I know, I know! We have been arguing for such a long time that comics aren’t just for kids but the problem is that a majority of the comics publishers have neglected to realize that this is and will always be tomorrow’s adult comics fan. With the acceleration of the Children’s and Young Adult categories, the traditional publishers are dominating a market segment that for some reason, still isn’t registering with the folks who made it possible in the first place.
To me, the answer to that question is definitely: yes! But that also depends on a lot of moving parts and with encouragement from The Beat, I’m going to post a few columns here about the elements needed to create real marketing programs that can help better define what a bestseller is and where the real opportunities lie.
Tweet Okay, don’t everyone kill yourself at once! Seth, cartoonist of the long lost and forlorn, has designed and illustrated a new editions of Chekhov’s ABOUT LOVE, three linked tales of abortive attempts at happiness, The Moscow Times tells us: Chekhov is one of Seth’s favorite writers, because of the sympathetic and yet obtuse nature of his work, Seth […]
Tweet Craig Yoe is putting out another one of his numerous comics compilations and this one has a fun theme. It’s called Comics About Cartoonists What’s cooler than comics about cartoonist? NOTHING! This mind-blowing, full-color hardback book collects rare comics about real and fictional cartoonists–created by the greatest cartoonists in the world! Read comics about […]
First Second editorial director and cartoonist Mark Siegal, will be on tour for SAILOR TWAIN, this fall. Dates are above and in the link.
If you haven’t seen SAILOR TWAIN, the rich story of a 1887 Hudson River barge captain who finds a mermaid, and what unfolds from that, you are missing an imaginative comics yarn that joins other comics about waterbourne voyages, like Far Ardden and Set to Sail. Heck it’s a whole new comics genre.
Okay not really. It’s just that Stephen King has just announcedthe looooong awaited sequel to The Shining and it’s called Doctor Sleep. It follows the grown-up adventures of Danny Torrance, the “redrum” lad of the original, who is now a middle-aged cat man.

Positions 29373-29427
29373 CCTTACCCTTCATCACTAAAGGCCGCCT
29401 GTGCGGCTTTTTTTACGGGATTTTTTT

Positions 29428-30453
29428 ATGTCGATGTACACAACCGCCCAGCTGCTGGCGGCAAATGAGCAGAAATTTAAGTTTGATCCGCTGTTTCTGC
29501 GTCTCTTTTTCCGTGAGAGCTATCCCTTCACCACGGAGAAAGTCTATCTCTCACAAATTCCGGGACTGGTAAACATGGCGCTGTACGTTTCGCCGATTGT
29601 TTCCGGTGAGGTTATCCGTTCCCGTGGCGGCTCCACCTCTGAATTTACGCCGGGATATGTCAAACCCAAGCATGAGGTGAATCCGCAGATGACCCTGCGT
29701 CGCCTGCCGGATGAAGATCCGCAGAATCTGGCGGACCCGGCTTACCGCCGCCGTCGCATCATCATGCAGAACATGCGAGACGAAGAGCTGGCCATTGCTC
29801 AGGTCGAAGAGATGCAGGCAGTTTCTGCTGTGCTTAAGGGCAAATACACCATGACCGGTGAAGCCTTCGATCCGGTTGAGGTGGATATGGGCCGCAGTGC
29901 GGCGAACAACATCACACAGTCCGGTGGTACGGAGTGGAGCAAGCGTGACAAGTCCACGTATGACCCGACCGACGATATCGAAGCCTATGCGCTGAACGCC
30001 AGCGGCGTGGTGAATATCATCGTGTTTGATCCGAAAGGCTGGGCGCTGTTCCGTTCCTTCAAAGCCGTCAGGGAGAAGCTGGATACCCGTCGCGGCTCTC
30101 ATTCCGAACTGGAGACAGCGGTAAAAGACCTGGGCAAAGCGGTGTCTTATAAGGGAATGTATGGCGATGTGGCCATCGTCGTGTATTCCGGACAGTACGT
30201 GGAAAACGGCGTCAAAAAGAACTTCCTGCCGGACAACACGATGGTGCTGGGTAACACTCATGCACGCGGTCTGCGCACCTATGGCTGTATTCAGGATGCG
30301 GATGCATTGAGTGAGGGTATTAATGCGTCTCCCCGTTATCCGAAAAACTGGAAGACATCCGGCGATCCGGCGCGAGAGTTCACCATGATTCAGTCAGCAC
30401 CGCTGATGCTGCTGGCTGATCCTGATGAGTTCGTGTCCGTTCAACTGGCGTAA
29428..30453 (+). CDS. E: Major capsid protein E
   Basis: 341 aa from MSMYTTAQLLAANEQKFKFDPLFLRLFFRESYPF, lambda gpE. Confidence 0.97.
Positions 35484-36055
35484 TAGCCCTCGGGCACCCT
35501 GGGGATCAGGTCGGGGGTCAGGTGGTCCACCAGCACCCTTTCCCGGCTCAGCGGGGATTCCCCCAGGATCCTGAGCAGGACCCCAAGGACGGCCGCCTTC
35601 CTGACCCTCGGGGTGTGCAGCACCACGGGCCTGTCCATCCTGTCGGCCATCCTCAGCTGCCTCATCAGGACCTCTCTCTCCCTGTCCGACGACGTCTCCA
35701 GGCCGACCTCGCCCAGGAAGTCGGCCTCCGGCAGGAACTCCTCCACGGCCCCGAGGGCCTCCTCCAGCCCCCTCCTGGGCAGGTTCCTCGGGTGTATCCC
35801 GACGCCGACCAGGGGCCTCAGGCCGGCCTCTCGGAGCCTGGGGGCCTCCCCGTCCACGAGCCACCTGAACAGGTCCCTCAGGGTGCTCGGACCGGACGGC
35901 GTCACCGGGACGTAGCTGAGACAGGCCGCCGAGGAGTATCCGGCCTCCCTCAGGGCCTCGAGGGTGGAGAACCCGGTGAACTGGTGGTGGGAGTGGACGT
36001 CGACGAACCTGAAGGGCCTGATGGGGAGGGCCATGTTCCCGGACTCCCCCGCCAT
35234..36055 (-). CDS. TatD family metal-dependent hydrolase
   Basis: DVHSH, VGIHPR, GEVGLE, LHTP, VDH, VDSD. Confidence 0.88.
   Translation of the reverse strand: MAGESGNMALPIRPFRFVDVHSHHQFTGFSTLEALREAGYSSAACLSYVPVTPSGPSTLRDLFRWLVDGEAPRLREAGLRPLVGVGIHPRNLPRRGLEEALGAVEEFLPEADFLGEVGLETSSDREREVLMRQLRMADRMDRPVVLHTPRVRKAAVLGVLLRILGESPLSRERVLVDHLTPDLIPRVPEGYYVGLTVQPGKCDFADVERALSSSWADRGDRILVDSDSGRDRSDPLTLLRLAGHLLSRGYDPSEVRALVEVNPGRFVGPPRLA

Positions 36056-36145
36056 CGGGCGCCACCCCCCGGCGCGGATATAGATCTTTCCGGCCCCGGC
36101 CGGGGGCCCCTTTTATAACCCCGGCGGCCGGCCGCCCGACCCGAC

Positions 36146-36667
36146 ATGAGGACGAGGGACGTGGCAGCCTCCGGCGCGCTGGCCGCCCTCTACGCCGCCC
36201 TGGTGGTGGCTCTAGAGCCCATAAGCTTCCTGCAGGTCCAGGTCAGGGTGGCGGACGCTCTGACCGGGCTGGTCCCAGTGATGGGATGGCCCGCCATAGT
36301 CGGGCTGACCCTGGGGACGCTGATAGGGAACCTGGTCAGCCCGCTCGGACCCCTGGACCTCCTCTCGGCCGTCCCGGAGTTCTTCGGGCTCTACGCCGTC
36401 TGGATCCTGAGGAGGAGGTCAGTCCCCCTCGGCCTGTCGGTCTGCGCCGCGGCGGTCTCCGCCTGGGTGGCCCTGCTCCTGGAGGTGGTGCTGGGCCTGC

New Yorkers who are are still in withdrawal from the amazing SPX just concluded, rejoice—this weekend’s Brooklyn Book Festival features a full line-up of comics programming, and some comics-focused programs during the week that will keep you in comics nirvana. The festival takes place all day Sunday, September 23rd, but there are satellite events listed below.
Via PR, Penguin, which has been dabbling in the graphic novel field for quite a while, has finally announced its own Ink Lit line, to be headed by former DC and Yen publishing exec (and Beat contributor) Rich Johnson. In line with what has generally sold best in recent bookstore sales, the line will focus on adaptations of existing work by established SF and genre authors. The line launches next month with Alpha and Omega: Volume 1 by Patricia Briggs and Todd Herman, adapting the first book in Briggs’ Alpha and Omega series. Future contributors include Charlaine Harris, Chris Golden, Don Kramer, Laurell K. Hamilton, Karin Slaughter and Sage Stossel, who will be writing an original graphic novel.
A trio of stories on digital from Publishers Weekly that illuminate book demographics and strategies:
§ Jim Milliot surveys a recent report from Bowker and notes that digital book prices are falling, but Gen Y has overtaken the Boomers as the biggest book consumers:
And Power Man is on the cover.
Novelist Max Allan Collins is no stranger to the comics, with his ROAD TO PERDITION graphic novel being turned into an actual prestige movie, and his long-running Ms. Tree comic. His new novel is actually set in the world of comics with a comics section by long-time collaborator Terry Beatty.